Body Work & Auto Paint Tips - Get Your Paint On
Bodywork Is Plagued With Pitfalls That Can Cost You Time And Money. We Asked The Experts For Their Advice On How To Stretch Your Restoration Buck.
From the June, 2009 issue of Chevy High Performance
By Stephen Kim
Photography by Stephen Kim
Who knew that loitering could be so productive? It turns out that hanging out at a high-end body shop and asking a bunch of annoying questions actually pays off. To get the lowdown on bodywork, we spent the day at Austin's Collision & Body Works (Austin, Texas), a high-caliber restoration facility that's built more six-figure musclecars, street rods, and customs than it can count. We were greeted there by Camaros, Novas, and Chevelles galore in various stages of the restoration process. The cumulative effect was witnessing the entire restoration process-from start to finish-simultaneously, which provided an excellent education.
Shop owner Rodney Austin, who has more than 30 years of metalworking experience, graciously answered our elementary inquiries. Just some of the things we picked up during our tour: how to asses the severity of rust damage in a body panel; determining the most cost-effective way to repair sheetmetal; how to skillfully reuse miscellaneous trim pieces to save some cash; the pros and cons of various paints and application techniques; questionable yet common Band-Aid fixes that should be avoided; the importance of proper prep.
Furthermore, we also picked up some nifty tricks-such as hiding large weld seams behind the framerails, hitting the undercarriage with epoxy, and closing up panel gaps with a welder-which will help you incorporate into your project the same elements that go into a high-dollar restoration, without leaving you broke. After seeing the carnage that results as a consequence of poor bodywork, you'll be convinced that it pays to study up and do it right the first time.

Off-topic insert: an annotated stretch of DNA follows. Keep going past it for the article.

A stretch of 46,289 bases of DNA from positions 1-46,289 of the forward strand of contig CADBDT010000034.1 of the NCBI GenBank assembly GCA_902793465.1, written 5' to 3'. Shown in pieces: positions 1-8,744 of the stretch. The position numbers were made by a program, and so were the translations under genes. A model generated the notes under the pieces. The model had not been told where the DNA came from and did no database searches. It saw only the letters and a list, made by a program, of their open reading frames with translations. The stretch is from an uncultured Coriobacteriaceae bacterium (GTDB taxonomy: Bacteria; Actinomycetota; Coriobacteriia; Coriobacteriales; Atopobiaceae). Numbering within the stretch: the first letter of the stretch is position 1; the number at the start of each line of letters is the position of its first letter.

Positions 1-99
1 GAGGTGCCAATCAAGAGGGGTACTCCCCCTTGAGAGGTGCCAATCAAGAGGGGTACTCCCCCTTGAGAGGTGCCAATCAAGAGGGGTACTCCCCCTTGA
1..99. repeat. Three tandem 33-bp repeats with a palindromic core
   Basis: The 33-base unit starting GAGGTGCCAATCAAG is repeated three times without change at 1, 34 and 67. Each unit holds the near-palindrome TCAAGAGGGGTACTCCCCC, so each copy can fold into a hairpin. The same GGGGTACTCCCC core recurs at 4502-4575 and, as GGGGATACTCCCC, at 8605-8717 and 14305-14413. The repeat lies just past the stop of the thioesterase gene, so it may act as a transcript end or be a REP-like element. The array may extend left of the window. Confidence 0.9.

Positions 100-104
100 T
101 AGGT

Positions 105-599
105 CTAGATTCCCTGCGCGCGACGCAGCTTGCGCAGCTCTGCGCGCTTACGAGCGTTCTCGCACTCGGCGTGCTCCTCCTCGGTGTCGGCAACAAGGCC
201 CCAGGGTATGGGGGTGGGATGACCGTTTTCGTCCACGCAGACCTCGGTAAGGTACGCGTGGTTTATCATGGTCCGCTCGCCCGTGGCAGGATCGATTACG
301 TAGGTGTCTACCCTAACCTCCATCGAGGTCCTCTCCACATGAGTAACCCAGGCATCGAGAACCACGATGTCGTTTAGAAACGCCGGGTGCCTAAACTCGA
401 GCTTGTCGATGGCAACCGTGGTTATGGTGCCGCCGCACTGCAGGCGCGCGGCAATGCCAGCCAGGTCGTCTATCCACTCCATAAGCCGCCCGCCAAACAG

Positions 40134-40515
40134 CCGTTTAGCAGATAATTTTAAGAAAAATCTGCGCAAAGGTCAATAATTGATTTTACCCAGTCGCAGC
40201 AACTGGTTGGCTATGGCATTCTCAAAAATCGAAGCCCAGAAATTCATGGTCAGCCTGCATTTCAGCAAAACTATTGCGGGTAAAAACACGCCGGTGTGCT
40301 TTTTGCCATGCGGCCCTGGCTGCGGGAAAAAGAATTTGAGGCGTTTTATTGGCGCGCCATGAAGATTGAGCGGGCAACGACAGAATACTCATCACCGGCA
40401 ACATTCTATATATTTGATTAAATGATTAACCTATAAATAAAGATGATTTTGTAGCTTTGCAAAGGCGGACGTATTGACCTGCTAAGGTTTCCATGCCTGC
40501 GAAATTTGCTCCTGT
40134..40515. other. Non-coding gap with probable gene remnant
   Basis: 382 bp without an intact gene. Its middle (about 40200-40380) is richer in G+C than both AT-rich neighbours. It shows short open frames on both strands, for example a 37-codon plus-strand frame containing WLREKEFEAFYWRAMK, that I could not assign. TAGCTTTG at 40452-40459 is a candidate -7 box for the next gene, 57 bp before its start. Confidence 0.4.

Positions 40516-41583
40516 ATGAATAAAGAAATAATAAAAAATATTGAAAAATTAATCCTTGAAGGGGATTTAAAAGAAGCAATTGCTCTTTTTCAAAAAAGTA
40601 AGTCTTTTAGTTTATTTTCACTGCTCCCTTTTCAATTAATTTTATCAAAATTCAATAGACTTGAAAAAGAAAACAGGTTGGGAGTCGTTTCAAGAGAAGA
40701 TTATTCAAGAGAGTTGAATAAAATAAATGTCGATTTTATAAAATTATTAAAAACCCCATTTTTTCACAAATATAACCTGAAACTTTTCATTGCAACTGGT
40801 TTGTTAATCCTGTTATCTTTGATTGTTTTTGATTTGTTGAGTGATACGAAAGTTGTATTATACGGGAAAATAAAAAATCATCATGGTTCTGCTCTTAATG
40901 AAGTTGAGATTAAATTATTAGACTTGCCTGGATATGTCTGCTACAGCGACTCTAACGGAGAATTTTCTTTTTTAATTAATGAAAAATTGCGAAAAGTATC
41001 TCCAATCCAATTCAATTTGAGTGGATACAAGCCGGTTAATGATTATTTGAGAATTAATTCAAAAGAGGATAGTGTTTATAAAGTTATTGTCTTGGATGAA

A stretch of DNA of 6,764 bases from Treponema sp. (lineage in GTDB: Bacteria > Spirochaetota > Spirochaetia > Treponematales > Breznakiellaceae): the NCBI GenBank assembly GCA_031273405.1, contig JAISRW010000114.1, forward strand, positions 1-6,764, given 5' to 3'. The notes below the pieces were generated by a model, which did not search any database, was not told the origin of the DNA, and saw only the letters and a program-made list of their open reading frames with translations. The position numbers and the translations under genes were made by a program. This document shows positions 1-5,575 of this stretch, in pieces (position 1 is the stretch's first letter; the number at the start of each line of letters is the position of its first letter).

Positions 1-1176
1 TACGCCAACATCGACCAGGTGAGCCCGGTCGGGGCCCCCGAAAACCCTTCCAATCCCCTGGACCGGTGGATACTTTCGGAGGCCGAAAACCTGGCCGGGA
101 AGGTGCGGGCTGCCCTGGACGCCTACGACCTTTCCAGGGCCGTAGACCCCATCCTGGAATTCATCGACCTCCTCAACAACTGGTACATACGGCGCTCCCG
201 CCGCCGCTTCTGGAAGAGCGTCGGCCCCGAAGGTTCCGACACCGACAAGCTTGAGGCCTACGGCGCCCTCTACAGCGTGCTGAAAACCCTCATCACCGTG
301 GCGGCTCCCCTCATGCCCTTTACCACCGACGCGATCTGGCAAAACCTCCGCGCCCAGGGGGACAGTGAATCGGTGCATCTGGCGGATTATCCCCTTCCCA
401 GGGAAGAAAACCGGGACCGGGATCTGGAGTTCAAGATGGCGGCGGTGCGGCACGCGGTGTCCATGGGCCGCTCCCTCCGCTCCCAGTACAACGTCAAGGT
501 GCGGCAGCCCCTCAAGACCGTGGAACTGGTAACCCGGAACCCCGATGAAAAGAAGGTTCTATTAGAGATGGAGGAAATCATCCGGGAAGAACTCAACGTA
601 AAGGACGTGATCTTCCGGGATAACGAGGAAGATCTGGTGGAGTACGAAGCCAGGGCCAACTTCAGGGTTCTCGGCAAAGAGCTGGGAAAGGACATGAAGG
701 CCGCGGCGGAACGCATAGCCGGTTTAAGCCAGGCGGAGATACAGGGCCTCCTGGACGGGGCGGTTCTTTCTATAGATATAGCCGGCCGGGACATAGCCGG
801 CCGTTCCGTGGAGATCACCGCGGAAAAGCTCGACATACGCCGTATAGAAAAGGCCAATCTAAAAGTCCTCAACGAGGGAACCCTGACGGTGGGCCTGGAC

A common mistake when replacing...
A common mistake when replacing a trunk floor is cutting it out and throwing away everything that's attached to it. Oftentimes, items like the gas tank straps and the trunk latch and bumper supports aren't included with replacement floorpans. While they are available from the aftermarket, the stock pieces are generally in decent shape since they're built from a thicker-gauge (sometimes galvanized) metal than the floorpan. Cutting them off and reusing them saves time, money, and headaches.
Here's a classic example of...
Here's a classic example of where a simple patch panel won't cut it. The quarter on this '68 Camaro has been hit at least once, probably more, and subjected to some hideous bodywork. "Something like this, with 1/2 to 3/4 inch of mud, is totally unacceptable. Anything more than 1/8 inch is too much," explains Austin. "Work like this is common with lots of backyard mechanics and even some shops because it's a lot easier to load a car up with $25-a-gallon Bondo than it is to learn how to replace a body panel. I always recommend replacing the entire quarter-panel because that enables you to take care of all the dents and rust at the same time. Patch panels can start cracking between the welds if you don't do it right. If you put a full quarter-panel on, you only have a tiny amount of filler at the factory seam near the roof, and the amount of money you save in labor can more than make up the difference in price."